There were 212 original articles published in the New England Journal of Medicine in 2009, 124 (58%) of which made some claim with respect to a medical practice. The remainder was predominantly descriptive, molecular science publications. Of these 124 articles, 89 (72%) investigated a new medical practice, while 35 (28%) studied a practice already in adoption; 91 (73%) were randomized controlled trials; 19 (15%) were prospective cohort studies; 13 (10%) were retrospective cohort; and 1 was a case-control study. Of the 124 studies, 82 (66%) reported positive results and 42 (33%) reported negative findings; 61 (49%) reported a new practice surpassing current care; 12 (10%) reported a new practice failing to improve on current practice; 16 (13%) reported an existing practice that was upheld as beneficial and 16 (13%) constituted reversal; and 19 (15%) were classified as inconclusive.

The eFigure details all 16 reversals that appeared in 2009, and how each article contradicted current medical practice. Reversals included medical therapies (prednisone use among preschool-aged children with viral wheezing, tight glycemic control in intensive care unit patients, and the routine use of statins in hemodialysis patients), invasive procedures (endoscopic vein harvesting for coronary artery bypass graft surgery and percutaneous coronary intervention for chronic total artery occlusions and atherosclerotic renal artery disease), and screening tests. In several cases, current guidelines were contradicted by the study in question, as indicated in the third column of the eFigure.

The Figure is an attempt to identify the underlying reason that permitted reversal. Confidence in physiologic models as the prime reason to adopt a practice initially was the most common precondition for reversal.

Place holder to copy figure label and caption
Graphic Jump Location

Figure. A table of reversals and why we erred initially.

The reversal of medical practice is not uncommon in high-impact literature: 13% of articles that make a claim about a medical practice constituted reversal in our review of 1 year of the New England Journal of Medicine. The range of reversals we encountered is broad and encompasses many arenas of medical practice including screening tests and all types of therapeutics.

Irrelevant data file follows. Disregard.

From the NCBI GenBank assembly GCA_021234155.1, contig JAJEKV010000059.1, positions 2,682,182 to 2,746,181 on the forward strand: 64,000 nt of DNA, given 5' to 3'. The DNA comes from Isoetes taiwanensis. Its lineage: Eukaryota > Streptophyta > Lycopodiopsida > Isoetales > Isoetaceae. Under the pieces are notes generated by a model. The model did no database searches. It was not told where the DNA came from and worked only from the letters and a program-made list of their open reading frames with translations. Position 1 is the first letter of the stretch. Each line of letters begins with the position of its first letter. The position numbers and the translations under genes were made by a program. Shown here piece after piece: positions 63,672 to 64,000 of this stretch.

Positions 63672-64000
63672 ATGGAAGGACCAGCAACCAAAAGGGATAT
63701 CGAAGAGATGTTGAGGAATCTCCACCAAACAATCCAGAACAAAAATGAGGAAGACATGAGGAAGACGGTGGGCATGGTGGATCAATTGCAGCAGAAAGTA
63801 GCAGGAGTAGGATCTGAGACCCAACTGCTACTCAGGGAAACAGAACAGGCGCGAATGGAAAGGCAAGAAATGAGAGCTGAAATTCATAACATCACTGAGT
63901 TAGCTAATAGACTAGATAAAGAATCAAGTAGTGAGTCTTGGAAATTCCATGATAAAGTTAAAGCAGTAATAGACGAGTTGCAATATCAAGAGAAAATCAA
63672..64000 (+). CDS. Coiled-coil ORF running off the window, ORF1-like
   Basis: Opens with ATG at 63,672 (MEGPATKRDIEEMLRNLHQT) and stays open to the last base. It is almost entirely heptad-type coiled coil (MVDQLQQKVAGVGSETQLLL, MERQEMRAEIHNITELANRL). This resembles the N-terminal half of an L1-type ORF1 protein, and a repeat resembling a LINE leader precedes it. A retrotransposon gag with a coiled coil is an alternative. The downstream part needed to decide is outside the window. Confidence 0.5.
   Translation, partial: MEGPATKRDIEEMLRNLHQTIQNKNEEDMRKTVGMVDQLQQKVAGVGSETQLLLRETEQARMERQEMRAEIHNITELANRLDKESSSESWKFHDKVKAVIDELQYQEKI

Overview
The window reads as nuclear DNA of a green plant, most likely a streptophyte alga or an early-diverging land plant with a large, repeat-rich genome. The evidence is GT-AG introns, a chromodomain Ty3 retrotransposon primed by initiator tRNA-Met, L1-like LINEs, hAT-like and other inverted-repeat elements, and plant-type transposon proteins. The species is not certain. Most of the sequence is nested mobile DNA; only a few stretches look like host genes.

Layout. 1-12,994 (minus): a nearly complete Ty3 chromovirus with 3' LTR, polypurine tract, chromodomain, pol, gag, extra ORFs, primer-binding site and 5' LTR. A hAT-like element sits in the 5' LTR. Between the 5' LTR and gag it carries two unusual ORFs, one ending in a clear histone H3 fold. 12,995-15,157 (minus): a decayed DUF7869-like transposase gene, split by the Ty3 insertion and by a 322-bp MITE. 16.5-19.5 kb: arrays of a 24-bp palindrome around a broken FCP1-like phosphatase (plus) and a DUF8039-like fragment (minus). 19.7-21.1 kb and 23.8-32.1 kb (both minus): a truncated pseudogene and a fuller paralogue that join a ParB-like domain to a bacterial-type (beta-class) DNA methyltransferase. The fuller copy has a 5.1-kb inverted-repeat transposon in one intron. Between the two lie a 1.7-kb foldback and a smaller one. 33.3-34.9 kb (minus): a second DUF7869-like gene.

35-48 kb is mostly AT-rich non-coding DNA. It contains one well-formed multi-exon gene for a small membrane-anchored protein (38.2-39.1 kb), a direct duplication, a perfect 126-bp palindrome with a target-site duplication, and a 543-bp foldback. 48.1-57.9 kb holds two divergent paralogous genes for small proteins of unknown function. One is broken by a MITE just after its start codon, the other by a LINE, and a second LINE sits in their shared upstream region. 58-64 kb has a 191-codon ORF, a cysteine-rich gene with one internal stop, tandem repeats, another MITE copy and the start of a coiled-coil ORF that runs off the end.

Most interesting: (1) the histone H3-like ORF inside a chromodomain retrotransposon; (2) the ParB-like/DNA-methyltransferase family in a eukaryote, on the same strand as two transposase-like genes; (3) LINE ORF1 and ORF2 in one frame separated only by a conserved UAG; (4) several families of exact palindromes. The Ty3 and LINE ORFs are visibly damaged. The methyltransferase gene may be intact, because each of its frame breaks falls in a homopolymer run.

One may argue that not all the cases we examined are truly reversals. Newer studies, though generally more robust than their predecessors, may not necessarily be correct. However, on average, better-controlled and better-powered studies do provide stronger truth claims.6 Given the quality of studies published in the New England Journal of Medicine, we believe that the results reported are more likely to be enduring. The reversal of medical practice is an important subject with far-reaching consequences. Further study is necessary and of profound importance.

Correspondence: Dr Cifu, University of Chicago Medical Center, 5841 S Maryland Ave, Chicago, IL 60637 (adamcifu@uchicago.edu).

Published Online: July 11, 2011. doi:10.1001/archinternmed.2011.295

Author Contributions: Dr Prasad had full access to the data and takes responsibility for the integrity of the data and the accuracy of the data analysis. Study concept and design: Prasad and Cifu. Acquisition of data: Prasad and Gall. Analysis and interpretation of data: Prasad, Gall, and Cifu. Drafting of the manuscript: Prasad. Critical revision of the manuscript for important intellectual content: Prasad, Gall, and Cifu. Statistical analysis: Prasad. Administrative, technical, and material support: Gall. Study supervision: Cifu.

Financial Disclosure: None reported.

Rossouw JE, Anderson GL, Prentice RL,  et al; Writing Group for the Women's Health Initiative Investigators.  Risks and benefits of estrogen plus progestin in healthy postmenopausal women: principal results from the Women's Health Initiative randomized controlled trial.  JAMA. 2002;288(3):321-333
PubMed   |  Link to Article